- Watson, Richard, A Biblical and Theological Dictionary, Page 608 - 611.
- Mark Rose, "The Three Kings & the Star": the Cologne reliquary and the BBC popular documentary
- Alfred Becker, Franks Casket
- Caroline Stone, "We Three Kings of Orient Were"
- Catholic Encyclopedia: Magi
- "Procession of the Three Kings in Valencia"
- Auto de los Reyes Magos (drama in Spanish)
Adoration of the Wise Men
Life of Jesus: The Nativity
Star of Bethlehem
Flight into Egypt
Christmas Core topics In Christianity
- Adoration of the Magi
- Adoration of the Shepherds
- Angel Gabriel
- The Annunciation
- Annunciation to the Shepherds
- Biblical Magi
- Herod the Great
- Massacre of the Innocents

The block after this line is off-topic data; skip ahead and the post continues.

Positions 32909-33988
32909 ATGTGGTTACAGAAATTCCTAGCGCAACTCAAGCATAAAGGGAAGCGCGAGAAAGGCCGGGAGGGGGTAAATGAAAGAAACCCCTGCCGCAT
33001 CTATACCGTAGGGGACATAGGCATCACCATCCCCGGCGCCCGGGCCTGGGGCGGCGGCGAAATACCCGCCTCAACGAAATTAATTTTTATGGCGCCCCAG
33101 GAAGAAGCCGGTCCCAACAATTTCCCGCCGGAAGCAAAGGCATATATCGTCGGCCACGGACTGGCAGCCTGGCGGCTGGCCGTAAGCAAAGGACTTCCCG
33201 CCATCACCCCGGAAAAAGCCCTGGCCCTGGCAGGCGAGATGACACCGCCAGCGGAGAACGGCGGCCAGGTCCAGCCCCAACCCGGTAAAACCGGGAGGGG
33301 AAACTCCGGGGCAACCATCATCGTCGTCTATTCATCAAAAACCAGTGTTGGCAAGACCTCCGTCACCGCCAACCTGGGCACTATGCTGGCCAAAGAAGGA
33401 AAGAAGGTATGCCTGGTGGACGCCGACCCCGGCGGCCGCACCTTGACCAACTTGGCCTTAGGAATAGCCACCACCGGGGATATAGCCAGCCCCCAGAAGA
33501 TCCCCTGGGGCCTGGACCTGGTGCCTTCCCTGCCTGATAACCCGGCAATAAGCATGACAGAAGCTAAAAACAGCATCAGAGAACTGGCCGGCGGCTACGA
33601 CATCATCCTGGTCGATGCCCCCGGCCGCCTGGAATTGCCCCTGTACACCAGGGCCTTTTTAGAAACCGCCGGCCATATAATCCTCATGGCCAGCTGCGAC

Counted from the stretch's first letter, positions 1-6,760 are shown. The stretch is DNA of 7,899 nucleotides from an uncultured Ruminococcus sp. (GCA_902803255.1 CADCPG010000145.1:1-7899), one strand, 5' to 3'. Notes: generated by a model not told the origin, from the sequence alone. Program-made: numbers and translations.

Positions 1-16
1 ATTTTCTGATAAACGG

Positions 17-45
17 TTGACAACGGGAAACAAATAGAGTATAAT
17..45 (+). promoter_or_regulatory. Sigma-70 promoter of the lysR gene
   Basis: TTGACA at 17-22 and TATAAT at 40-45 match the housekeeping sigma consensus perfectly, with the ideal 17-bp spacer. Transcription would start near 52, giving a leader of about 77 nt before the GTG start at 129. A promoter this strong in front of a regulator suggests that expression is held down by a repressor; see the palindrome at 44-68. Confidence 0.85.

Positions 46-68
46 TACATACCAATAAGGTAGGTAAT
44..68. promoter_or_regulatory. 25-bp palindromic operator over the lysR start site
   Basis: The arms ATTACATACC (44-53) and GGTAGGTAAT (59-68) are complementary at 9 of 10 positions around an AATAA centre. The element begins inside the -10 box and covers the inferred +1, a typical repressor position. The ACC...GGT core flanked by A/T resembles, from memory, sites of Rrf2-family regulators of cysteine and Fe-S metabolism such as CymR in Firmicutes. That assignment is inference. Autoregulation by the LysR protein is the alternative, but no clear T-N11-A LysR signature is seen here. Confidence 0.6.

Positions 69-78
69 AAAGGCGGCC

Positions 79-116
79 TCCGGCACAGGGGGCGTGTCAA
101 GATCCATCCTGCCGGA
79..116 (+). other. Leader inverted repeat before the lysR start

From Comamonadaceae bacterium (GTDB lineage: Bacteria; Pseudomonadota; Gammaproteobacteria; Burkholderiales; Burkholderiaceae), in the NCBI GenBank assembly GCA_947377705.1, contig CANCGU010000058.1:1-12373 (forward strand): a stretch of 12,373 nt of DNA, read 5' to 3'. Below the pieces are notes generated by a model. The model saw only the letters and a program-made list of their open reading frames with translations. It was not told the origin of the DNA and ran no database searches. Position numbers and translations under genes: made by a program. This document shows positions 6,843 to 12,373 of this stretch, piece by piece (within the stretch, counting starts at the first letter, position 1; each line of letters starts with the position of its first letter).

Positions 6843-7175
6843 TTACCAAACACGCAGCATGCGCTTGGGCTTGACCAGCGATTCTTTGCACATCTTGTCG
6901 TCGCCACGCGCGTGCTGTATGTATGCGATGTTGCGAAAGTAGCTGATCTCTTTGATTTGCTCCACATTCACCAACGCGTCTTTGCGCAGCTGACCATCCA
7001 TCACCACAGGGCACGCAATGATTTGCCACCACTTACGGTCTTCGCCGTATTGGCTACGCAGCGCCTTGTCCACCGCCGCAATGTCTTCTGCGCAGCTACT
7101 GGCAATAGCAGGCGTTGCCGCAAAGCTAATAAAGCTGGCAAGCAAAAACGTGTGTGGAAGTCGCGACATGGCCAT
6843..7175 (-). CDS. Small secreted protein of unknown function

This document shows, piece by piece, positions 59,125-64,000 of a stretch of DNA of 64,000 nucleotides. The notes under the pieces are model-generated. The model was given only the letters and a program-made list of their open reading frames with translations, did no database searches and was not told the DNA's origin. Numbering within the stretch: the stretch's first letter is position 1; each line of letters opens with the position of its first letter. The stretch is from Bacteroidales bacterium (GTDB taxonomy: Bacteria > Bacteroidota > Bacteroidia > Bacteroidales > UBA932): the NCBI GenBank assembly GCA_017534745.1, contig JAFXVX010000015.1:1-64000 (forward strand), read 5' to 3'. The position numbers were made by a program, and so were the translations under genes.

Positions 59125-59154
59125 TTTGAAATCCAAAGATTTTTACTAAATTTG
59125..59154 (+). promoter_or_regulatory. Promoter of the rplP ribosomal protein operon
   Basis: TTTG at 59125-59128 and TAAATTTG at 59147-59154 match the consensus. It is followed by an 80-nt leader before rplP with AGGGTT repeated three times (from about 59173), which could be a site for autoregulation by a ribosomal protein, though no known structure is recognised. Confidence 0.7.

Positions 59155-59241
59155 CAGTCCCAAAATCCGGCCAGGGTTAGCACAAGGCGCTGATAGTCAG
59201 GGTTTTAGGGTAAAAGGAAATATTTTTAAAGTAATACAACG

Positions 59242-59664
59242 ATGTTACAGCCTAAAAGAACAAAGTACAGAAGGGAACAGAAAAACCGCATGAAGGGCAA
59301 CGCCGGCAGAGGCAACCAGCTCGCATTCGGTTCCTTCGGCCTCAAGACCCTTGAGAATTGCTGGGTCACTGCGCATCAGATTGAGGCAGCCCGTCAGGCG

- Nativity of Jesus
- Nativity of Jesus in art
- Nativity of Jesus in later culture
- Nativity scene
- Saint Nicholas
- Star of Bethlehem
- Twelfth Night
In folklore, true stories,
- Ded Moroz
- Father Christmas
- Jack Frost
- Knecht Ruprecht
- La Befana
- Le Père Fouettard
- Mrs. Claus
- North Pole
- Père Noël
- Rudolph the Red-Nosed Reindeer
- Santa Claus
- Santa Claus's reindeer
- Santa's workshop
- Yule Lads
- Zwarte Piet
- Old Man Winter
- Advent calendar
- Boar's Head Feast
- Christmas hamper
- Events and celebrations
- Flying Santa
- Holiday parades
- Las Posadas
- Meals and feasts
- NORAD Tracks Santa
- Santa Claus parade
- Secret Santa
- Twelve Days of Christmas
- Yule Goat
- Yule log
By country Music Other media
- Television: (episodes, specials)
- Advent Conspiracy
- Christmas and holiday season
- Christmas club
- Christmas controversy
- Christmas creep
- Christmas Day (Trading) Act 2004
- Christmas in July
- Christmas in August